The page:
As with most people, I’d like to believe that I’m savvy about most things in life, though the level of savviness can vary based on the topic. But when faced with the subject of spider vein removal, I have to admit that I was stumped. Though I’d heard the word thrown around my entire life and had even used the term in conversation, I really didn’t know much about what spider vein removal meant or entailed.
I decided that it was important to know a little bit more about what spider veins were before I dug into the process of getting rid of them. Spider veins, as you might have guessed, are veins that show up close to the surface of the skin and remind you of spider webs. Thinking back on things, I had actually seen them all of my life. Most of the women in my family have had them. They have a red or blue appearance, and even though Although they can appear anywhere on the body, they are most common on the legs and face. Clearly, it was easy to imagine why many people would be a little insecure about the appearance of these veins and why the desire to remove them would be so high.
You’d might find yourself wondering how common they are, and it turns out that there is a fairly high incidence of them, especially if you’re over fifty. They don’t really cause problems, but there is always a small chance that someone could experience some swelling or, on the more serious side, become painful and aid in the formation of blood clots.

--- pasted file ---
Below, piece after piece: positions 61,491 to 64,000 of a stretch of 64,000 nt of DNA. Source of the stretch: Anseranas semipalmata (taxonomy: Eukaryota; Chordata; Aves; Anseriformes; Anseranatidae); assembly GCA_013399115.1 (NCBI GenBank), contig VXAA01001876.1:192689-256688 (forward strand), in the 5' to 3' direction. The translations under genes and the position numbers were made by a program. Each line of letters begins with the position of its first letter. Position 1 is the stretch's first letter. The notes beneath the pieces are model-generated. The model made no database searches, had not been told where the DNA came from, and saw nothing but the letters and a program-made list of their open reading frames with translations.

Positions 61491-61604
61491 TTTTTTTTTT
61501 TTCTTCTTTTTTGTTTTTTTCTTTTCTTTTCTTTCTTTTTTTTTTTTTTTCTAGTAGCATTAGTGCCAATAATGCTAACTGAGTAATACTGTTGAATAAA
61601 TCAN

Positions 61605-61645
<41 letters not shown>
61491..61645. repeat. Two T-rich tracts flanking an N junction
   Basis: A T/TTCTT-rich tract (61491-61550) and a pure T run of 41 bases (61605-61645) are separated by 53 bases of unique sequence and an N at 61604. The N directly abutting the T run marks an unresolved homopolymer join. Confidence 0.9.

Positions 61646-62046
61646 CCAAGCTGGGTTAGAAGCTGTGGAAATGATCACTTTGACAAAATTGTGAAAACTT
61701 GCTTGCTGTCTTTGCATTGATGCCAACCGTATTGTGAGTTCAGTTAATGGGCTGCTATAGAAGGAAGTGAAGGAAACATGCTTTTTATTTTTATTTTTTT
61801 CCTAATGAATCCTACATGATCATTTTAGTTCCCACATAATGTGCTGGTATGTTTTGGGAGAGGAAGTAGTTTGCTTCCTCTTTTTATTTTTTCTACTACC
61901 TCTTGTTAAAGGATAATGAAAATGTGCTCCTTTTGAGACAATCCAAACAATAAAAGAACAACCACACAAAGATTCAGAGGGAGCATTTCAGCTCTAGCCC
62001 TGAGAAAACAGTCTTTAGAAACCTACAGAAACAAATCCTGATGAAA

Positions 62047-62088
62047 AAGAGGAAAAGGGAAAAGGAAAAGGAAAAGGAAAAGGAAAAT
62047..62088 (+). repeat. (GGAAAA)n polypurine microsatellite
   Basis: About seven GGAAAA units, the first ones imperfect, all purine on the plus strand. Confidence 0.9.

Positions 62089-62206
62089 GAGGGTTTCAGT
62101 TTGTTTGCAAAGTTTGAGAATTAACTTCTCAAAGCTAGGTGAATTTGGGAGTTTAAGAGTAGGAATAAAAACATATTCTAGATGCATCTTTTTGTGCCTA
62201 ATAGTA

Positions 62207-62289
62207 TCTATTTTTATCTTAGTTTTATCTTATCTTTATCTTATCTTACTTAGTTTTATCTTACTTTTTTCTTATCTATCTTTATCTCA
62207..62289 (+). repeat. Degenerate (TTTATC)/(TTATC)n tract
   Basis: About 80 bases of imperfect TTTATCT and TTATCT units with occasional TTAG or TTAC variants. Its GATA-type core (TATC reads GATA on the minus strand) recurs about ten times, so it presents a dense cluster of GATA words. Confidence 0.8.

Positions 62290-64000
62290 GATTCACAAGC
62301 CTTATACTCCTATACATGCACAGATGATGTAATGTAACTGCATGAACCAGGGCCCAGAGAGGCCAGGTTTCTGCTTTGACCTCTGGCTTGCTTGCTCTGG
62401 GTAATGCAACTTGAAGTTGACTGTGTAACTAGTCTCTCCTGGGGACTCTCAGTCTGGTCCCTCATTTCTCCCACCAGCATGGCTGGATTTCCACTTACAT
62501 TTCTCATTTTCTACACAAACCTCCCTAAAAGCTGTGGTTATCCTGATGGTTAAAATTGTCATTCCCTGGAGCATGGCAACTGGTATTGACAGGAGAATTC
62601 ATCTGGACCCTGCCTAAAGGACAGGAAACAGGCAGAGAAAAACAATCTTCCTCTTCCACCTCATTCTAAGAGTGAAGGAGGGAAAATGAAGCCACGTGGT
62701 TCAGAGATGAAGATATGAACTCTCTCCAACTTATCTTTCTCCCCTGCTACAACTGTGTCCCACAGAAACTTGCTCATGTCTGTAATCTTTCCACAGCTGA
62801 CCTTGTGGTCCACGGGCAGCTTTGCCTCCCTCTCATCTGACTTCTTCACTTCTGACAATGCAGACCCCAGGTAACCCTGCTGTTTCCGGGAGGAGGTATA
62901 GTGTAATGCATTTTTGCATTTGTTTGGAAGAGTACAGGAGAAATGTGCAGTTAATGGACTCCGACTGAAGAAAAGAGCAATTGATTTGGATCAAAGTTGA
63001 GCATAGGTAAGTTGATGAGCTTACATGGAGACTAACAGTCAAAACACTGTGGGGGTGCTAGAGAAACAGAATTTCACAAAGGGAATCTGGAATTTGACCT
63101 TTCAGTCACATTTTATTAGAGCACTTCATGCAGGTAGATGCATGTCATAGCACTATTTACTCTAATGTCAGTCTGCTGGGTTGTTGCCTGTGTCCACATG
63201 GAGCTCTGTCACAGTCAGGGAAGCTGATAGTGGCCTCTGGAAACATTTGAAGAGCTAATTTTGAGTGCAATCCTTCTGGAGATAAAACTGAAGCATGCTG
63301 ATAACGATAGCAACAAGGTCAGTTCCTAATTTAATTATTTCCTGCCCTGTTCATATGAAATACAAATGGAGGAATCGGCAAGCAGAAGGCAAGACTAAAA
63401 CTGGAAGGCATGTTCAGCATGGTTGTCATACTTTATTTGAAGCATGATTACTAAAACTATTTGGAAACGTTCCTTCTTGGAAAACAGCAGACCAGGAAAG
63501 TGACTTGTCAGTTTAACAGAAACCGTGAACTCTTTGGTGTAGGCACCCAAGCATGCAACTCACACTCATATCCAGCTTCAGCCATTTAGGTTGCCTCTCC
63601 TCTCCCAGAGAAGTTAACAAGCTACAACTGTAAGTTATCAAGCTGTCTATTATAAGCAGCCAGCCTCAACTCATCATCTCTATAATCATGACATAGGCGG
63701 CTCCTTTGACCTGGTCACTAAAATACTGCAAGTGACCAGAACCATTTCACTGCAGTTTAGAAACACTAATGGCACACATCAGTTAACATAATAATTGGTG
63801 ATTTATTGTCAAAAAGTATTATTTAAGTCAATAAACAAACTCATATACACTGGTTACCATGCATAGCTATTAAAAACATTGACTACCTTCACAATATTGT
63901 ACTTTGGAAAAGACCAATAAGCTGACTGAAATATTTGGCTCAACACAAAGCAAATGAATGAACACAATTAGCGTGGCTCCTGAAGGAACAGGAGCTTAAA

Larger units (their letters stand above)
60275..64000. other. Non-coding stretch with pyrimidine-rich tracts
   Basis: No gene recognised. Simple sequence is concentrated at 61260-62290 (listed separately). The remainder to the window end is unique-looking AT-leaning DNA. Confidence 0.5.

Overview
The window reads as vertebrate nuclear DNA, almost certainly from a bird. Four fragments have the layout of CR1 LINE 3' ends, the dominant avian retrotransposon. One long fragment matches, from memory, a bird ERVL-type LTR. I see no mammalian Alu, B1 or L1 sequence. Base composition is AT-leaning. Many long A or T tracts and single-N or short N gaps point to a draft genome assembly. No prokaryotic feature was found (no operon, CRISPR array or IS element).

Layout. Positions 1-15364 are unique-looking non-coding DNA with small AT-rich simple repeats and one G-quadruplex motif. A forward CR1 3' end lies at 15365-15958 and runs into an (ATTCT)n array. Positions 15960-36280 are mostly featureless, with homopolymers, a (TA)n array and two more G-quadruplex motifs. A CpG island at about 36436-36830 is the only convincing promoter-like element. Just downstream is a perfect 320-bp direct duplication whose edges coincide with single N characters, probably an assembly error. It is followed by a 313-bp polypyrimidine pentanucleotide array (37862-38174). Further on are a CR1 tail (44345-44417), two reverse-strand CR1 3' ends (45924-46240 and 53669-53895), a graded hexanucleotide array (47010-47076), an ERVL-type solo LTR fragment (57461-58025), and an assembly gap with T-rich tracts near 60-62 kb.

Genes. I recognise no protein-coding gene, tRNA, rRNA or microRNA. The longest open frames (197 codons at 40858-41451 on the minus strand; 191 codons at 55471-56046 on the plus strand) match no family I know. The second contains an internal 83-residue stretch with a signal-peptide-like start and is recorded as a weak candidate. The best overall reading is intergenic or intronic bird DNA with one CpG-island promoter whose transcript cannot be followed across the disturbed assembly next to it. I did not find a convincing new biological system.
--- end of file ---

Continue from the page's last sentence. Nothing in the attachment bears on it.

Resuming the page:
So, whether it’s more of an elective procedure to reduce their appearance or if you’re experiencing more severe side effects, there is a case to be made for the removal of spider veins.
If you choose a path for removal, it’s important to know the following:
- Spider veins can be removed in a few different ways
- A patient will have to undergo more than one treatment
- There’s no set prescribed course of post-care
It’s perhaps the last bullet point that stood out the most to me during my research. Most medical experts will tell you that regardless of the medical procedure you undergo, every patient recovers a little differently. Sure, some of the recovery steps from spider vein removal may follow a schedule, but variations will play a part. It is nice to know that recovery time is usually pretty quick, with the first couple of days leading to a little bit of general discomfort.
What’s important to know is that recovery from spider vein removal requires two pivotal things: 1) a fairly large amount of discipline on the patient’s part; and 2) open communication with your physician. Recovery from an initial treatment can only be as successful as a patient chooses, but after ample time has elapsed, both the patient and doctor will need to communicate about whether any additional treatments will be needed.